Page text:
Quote

In R&D currently unavailable - Corvair 6 cylinder Naturally Aspirated Bluetooth Programmable 1962 and up

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Re: 123 distributor install
Posted by: vairTer ()
Date: February 27, 2022 09:36PM

Here's another possibility:

I threaded a 1/4-inch screw completely through the mount hole and used a nut on the backside to tighten the clamp. I don't feel too bad about downsizing from a 3/8" bolt to a 1/4" bolt since I'll be using a Grade 8 bolt for added strength.

The only fly in the ointment is that the backside nut ends up being only 1/8" spaced away from the fan belt. I have fears that when the fan belt is moving and shaking that it could rub up against the nut.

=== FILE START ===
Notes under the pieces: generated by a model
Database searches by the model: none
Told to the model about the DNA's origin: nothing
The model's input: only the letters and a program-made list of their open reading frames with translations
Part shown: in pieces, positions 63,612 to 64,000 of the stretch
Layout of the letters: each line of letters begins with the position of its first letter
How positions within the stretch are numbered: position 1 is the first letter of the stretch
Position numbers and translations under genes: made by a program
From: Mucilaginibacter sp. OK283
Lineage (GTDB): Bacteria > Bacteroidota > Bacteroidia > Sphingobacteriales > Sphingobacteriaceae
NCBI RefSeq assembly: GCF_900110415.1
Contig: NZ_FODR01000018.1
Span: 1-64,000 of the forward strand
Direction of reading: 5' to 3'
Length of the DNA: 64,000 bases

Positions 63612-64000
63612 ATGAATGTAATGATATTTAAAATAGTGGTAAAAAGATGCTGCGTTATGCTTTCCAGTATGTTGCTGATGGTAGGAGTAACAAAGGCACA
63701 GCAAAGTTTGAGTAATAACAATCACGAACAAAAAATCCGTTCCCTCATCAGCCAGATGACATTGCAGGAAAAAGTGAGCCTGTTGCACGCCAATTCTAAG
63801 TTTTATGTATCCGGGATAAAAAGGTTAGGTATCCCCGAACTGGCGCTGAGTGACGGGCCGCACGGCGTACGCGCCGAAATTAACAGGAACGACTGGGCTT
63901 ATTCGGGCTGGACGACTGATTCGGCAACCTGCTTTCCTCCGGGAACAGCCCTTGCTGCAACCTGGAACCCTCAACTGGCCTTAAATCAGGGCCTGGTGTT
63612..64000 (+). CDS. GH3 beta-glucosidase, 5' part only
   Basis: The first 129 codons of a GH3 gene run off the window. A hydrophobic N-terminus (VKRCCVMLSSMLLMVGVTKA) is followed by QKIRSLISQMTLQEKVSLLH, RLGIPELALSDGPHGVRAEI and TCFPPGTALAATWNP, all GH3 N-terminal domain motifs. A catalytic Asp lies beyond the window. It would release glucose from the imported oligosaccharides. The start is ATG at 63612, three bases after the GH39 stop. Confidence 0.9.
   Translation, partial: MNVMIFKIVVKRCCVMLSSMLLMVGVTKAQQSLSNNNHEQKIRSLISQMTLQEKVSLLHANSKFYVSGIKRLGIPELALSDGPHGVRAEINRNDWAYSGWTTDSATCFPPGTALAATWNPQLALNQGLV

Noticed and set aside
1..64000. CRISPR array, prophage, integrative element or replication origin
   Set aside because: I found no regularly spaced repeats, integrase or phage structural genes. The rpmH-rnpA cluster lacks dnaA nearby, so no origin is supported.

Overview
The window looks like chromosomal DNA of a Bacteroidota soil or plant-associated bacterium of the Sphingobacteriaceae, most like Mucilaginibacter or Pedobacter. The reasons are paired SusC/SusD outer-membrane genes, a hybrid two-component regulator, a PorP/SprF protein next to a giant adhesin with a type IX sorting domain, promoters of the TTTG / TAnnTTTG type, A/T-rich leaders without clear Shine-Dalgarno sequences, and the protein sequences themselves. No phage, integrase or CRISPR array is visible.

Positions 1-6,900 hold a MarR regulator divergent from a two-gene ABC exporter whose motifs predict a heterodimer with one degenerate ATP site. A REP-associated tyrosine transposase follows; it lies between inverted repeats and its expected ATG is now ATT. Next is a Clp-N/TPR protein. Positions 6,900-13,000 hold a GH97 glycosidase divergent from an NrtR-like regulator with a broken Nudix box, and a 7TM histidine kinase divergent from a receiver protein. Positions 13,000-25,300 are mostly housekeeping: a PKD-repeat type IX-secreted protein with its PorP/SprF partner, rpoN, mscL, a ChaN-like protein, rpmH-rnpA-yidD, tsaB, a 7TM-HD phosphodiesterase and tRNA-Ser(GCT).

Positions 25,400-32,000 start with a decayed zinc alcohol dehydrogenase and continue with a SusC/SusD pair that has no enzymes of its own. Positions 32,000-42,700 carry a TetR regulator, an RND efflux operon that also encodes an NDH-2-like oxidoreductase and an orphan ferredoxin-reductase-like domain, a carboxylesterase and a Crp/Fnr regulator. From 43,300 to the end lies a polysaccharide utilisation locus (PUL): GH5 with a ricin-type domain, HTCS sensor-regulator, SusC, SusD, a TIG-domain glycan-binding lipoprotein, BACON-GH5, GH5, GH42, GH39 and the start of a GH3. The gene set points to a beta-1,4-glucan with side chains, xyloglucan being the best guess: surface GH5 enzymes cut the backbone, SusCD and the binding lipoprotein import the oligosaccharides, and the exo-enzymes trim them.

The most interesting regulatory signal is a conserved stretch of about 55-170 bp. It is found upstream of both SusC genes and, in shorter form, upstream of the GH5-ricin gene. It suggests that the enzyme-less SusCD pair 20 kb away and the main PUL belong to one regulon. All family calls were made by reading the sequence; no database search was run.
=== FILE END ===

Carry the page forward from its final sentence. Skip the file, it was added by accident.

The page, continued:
Any thoughts on the wisdom of this approach?

Still waiting on 123 to comment on redesigning the distributor to use the original mount.

1966 140 Monza PG convertible
Ventura County, CA

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Re: 123 distributor install
Posted by: Seth Emerson ()
Date: February 27, 2022 11:28PM

Aside from the natural dancing around of the belt, the length of your specific belt will determine the clearance to the nut, because the idler, living just above it, moves forward and rearward to set the tension. Worse if a spring-loaded idler is used. It will be moving the belt back and forth during acceleration and deceleration of the motor, as it adjusts the slack.

Seth Emerson

Check my new Performance Corvair Web site: [www.perfvair.com]

Located in lovely San Jose, California

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Re: 123 distributor install
Posted by: CoCoCo ()
Date: February 28, 2022 10:31AM